Standard addition method was used for calibration according to Heitland and Köster [17]. Briefly, five hundred microliters of the serum sample were diluted up to 5 mL. A stock standard solution containing the metals under investigation were prepared in 100 mL polypropylene flasks diluting 20 mg/L multi-element standard solutions for Inductively Coupled Plasma-Mass Spectrometry (ICP-MS) (Ultrascientific, North Kingstown, USA). These solutions were at defined volumes to a mixture composed of of 500 μL serum, 100 μL 0.1% (v/v) Triton-X-100 solution in 10 mL plastic (polypropylene) tubes for autosampler (Merck, Darmstadt, Germany). These solutions were finally filled up to 5 mL using 0.5% NH4OH. Dilutions were carried out with variable volume pipettes (volumes 50–1000 μL) and a bottle dispenser with adjustable volumes from 1 to 5 mL (Eppendorf, Hamburg, Germany). The isotopes analyzed were: 7Li, 9Be,27Al, 49Ti, 51V, 52Cr, 55Mn,59Co, 65Cu, 66Zn, 71Ga, 78Se, 85Rb, 88Sr, 90Zr, 93Nb, 98Mo, 101Ru, 107Ag, 114Cd, 115In, 121Sb 125Te, 137Ba, 140Ce, 141Pr, 146Nd, 147Sm, 153Eu, 157Gd, 163Dy, 166Er, 169Tm, 172Yb, 178Hf, 181Ta, 182W, 185Re, 189Os, 193Ir, 195Pt, 202Hg, 205Tl, 206,207,208Pb. These 15: 9Be, 27Al, 51V, 52Cr, 55Mn,59Co, 65Cu, 66Zn, 78Se, 107Ag, 114Cd, 121Sb,202Hg, 205Tl, 206,207,208Pb were quantified by calibration curve while the others were quantified by semi-quantitative method which uses an average response factor based on neighboring elements on the periodic table. This approach can have the same accuracy as calibration with individual standards [18]. Samples were analyzed in a random computer-generated sequence. Another multi-element calibration solution of a different production lot from the same manufacturer was used to verify the elemental concentrations in all multi-element calibration solutions. All solutions were analyzed by aspirating (with a Y–connection) an internal standard solution of 10 μg/L of 6Li, 45Sc, 72Ge, 89Y, 103Rh 159Tb, 165Ho, 209Bi in 2% (v/v) HNO3 (Ultrascientific, North Kingstown, USA). Internal quality assurance was obtained analyzing the Clinchek® Whole Blood Control Level 1–3 (Recipe, Munich, Germany) and Seronorm® Trace Elements Whole Blood Control Level 1–3 (Sero AS, Billingstad, Norway).. Repeat analysis of method blanks showed that all materials and reagents were free of metal contamination. The limit of detection (LOD) for each element was evaluated with two methods: first, as the concentration that corresponds to a signal equal to the average blank signal plus 3 times the standard deviation of the signal from 10 replicates of a blank sample (LOD = Avgblank + 3σblank); second as 3 times the concentration relative to the signal from the standard deviation of the y-intercept of the calibration curve (sx/y) [19]. The higher value was used as LOD. All analyses were replicated three times and mean values calculated to be used for statistical testing.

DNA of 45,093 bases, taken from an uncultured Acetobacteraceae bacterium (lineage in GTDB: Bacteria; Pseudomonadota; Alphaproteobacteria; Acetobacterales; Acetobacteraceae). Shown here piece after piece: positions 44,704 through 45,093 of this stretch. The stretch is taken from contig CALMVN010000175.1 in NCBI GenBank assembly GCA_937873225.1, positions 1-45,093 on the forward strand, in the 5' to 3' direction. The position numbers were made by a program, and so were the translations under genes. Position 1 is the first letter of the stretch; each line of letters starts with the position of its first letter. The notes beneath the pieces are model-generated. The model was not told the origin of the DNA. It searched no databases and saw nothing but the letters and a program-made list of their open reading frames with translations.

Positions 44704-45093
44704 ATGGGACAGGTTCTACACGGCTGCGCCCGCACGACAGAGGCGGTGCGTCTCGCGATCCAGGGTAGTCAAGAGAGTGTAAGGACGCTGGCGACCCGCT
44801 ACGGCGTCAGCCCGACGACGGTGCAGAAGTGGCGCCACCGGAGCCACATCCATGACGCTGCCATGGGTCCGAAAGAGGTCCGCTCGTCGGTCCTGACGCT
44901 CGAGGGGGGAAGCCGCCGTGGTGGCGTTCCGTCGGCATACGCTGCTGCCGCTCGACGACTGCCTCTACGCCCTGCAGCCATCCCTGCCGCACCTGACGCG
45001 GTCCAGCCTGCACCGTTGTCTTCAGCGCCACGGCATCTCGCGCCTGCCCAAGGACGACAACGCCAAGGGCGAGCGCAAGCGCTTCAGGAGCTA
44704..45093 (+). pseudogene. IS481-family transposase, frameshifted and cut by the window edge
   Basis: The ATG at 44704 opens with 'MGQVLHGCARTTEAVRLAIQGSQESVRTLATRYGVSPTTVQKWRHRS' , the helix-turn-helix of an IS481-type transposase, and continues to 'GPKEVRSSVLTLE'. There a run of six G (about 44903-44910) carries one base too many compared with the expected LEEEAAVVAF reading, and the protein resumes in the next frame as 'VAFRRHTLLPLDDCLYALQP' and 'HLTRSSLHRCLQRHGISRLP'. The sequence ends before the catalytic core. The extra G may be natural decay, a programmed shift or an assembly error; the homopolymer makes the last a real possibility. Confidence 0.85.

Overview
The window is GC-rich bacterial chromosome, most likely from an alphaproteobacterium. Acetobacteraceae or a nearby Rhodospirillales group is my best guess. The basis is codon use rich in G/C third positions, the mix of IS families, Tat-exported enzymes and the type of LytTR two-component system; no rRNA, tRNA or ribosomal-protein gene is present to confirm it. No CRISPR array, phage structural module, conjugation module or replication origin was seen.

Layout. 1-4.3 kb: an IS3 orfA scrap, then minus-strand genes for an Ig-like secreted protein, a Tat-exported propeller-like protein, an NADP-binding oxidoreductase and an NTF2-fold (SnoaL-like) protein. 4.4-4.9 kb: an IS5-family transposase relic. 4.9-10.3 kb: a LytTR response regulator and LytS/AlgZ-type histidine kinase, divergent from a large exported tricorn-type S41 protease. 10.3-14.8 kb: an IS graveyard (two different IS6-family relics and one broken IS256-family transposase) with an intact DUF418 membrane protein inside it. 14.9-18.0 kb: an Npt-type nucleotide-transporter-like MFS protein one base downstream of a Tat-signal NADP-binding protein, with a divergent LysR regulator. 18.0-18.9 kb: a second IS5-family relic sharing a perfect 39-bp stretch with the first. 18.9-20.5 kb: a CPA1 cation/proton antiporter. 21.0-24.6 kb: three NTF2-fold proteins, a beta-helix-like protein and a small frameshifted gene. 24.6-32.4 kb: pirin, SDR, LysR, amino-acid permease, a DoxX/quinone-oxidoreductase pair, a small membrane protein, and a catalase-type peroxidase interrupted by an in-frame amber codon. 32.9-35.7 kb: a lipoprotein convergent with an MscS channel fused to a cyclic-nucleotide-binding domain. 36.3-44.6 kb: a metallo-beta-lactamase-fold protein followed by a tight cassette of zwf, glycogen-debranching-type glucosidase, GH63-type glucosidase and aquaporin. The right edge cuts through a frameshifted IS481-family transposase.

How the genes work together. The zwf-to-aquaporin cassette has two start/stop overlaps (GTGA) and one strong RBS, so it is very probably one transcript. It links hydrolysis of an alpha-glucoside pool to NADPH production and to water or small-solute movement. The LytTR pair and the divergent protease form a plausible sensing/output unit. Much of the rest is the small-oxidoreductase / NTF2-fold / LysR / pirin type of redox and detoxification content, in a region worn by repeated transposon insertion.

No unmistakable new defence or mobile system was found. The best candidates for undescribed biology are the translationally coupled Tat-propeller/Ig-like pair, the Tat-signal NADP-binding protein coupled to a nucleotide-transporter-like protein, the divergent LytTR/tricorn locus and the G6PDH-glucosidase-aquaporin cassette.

Statistical analysis

Study data were collected and managed using REDCap electronic data capture tools hosted at the INFN Institute of the University of Salerno (Italy) [20]. Statistical analysis was performed using Statistica software (StatSoft, Oklahoma, USA) and Minitab (Minitab Inc., Pennsylvania, USA).

The normal distribution of all data was verified using the Kolmogorov-Smirnov test. Logarithmic transformation was performed on skewed variables. For descriptive purposes, continuous variables were reported as mean ± standard deviation (SD) as untransformed values, while categorical variables were reported as number (percentage). Independent two-tailed t-tests were used to compare parameters between two groups. A ɑ-value< 0.05 was considered statistically significant. The ɑ-value was adjusted according to Bonferroni setting to 0.05/88 = 0.0006. Values for concentrations below the limit of detection (LOD) were imputed as LOD divided by square root of 2 [21]. For parameters of more than one category, Analysis of Variance (ANOVA) was performed. Significant differences were followed by a Tukey’s post-hoc.

Multivariate statistics analysis